Over the past few months, the news headlines have been filled with images of violence, hatred and catastrophic devastation. Israel continues to protect itself, our friends in Pittsburgh have returned to daily life, and first responders in California have been fighting an ongoing battle against wildfires.
Closer to home, we have begun to battle snow – a stark contrast of events, but in some way, and within a few degrees of separation, we all know friends or family that have been impacted. I have many friends in Israel, friends who live down the street from the Tree of Life Synagogue in Pittsburgh, and most recently, former Camp B’nai Brith of Ottawa (CBB) campers and staff who find themselves without a summer camp due to the California fires.
To date, three Jewish camps in the Los Angeles area have been burned to the ground. Yes, those affected will find alternatives while these institutions vow to rebuild. And yes, the residents of the area have more pressing concerns than the freedom that summer offers their children six months from now.
While structures impacted by fire are lost forever, I can guarantee that the memories will survive. Like our CBB – where generations have walked through our gates, dined in our mess hall, swam in either the Ottawa River or our pool, and maybe even experienced their first kiss – Jewish summer camp leaves an indelible mark in our minds and hearts. It facilitates our children’s independence and fosters their growth, all while creating and crystalizing memories.
While they plan to rebuild out west, we continue to rejuvenate our facility, striking the delicate balance between preservation and replacement. Thanks in part to a generous donation, we constructed a new infirmary that was completed and in use last summer. This year, our cabin renewal program continues and we inch slowly towards a new multi-purpose gymnasium.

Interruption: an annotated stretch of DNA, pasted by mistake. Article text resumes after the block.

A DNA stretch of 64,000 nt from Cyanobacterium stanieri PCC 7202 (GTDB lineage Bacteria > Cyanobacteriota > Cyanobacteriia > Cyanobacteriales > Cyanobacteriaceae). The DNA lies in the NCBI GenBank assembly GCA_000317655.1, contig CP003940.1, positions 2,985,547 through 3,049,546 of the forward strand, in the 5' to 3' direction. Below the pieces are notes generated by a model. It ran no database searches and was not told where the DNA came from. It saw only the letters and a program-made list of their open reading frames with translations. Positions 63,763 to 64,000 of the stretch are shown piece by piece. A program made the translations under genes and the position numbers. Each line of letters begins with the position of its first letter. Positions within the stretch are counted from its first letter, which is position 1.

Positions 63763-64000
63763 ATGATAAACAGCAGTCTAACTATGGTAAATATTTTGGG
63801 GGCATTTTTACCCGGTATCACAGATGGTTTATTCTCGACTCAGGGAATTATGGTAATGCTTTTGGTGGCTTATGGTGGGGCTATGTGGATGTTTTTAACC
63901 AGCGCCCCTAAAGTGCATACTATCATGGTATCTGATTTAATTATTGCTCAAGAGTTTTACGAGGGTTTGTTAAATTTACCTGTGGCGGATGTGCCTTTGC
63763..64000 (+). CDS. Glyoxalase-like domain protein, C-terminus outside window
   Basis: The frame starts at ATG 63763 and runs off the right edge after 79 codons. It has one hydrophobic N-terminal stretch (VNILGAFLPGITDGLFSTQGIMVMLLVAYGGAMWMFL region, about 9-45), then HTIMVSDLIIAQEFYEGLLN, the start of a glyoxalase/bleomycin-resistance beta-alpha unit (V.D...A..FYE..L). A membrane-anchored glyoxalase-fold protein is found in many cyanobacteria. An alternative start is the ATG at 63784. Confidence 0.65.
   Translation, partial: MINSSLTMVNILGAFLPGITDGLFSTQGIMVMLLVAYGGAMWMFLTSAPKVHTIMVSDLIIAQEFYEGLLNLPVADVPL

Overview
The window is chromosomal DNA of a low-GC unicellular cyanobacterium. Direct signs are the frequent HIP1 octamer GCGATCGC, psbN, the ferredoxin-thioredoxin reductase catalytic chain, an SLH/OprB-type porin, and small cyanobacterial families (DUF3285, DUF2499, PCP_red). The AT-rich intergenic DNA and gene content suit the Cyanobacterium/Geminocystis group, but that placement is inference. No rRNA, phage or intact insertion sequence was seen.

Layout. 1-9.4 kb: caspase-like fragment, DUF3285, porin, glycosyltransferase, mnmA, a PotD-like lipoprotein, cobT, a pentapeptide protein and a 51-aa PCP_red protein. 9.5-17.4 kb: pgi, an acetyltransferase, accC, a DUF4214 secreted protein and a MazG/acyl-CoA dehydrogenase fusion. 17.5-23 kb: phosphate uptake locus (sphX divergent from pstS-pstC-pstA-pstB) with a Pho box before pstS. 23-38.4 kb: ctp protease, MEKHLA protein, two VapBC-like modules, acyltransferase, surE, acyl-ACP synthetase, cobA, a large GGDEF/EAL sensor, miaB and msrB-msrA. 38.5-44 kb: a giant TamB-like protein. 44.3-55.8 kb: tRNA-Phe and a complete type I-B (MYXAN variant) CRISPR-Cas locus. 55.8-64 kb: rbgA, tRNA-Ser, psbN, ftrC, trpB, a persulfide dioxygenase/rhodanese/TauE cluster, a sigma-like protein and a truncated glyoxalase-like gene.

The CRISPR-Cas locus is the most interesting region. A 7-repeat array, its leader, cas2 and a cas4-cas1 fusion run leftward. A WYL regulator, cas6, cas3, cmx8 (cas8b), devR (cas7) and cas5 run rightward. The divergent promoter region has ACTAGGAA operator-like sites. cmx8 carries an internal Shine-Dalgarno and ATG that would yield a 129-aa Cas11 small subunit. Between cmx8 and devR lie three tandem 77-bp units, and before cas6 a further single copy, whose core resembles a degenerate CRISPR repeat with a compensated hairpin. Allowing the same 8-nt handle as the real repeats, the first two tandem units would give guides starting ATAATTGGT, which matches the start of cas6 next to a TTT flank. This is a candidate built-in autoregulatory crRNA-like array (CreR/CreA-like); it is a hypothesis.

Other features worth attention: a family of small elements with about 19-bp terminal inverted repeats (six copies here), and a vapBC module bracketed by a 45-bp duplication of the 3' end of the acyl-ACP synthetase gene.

As our landscape continues to evolve, who we are and what we do remains our priority. We provide children with a Jewish camping experience, in an environment where they learn new skills and develop lifelong friendships, all while enhancing Jewish affiliation, values, traditions and community. For these reasons, we will always stand with our friends in Israel, and we will continue our support of other communities like Pittsburgh and those in California.
All children should have the opportunity to attend summer camp, feel safe, learn the ability to make an impact, and form memories that will endure any level of violence, hatred or devastation. We understand the love of camp, and the need for Jewish children to go to Jewish summer camps. As a result, we wanted to help our friends out west, and have pledged $5,000 from our accumulated surplus to a fund to help rebuild those camps and build new memories. Our thanks to Andrea Freedman and the Jewish Federation of Ottawa for facilitating our pledge.
Visit www.cbbottawa.com for more information about Camp B’nai Brith of Ottawa.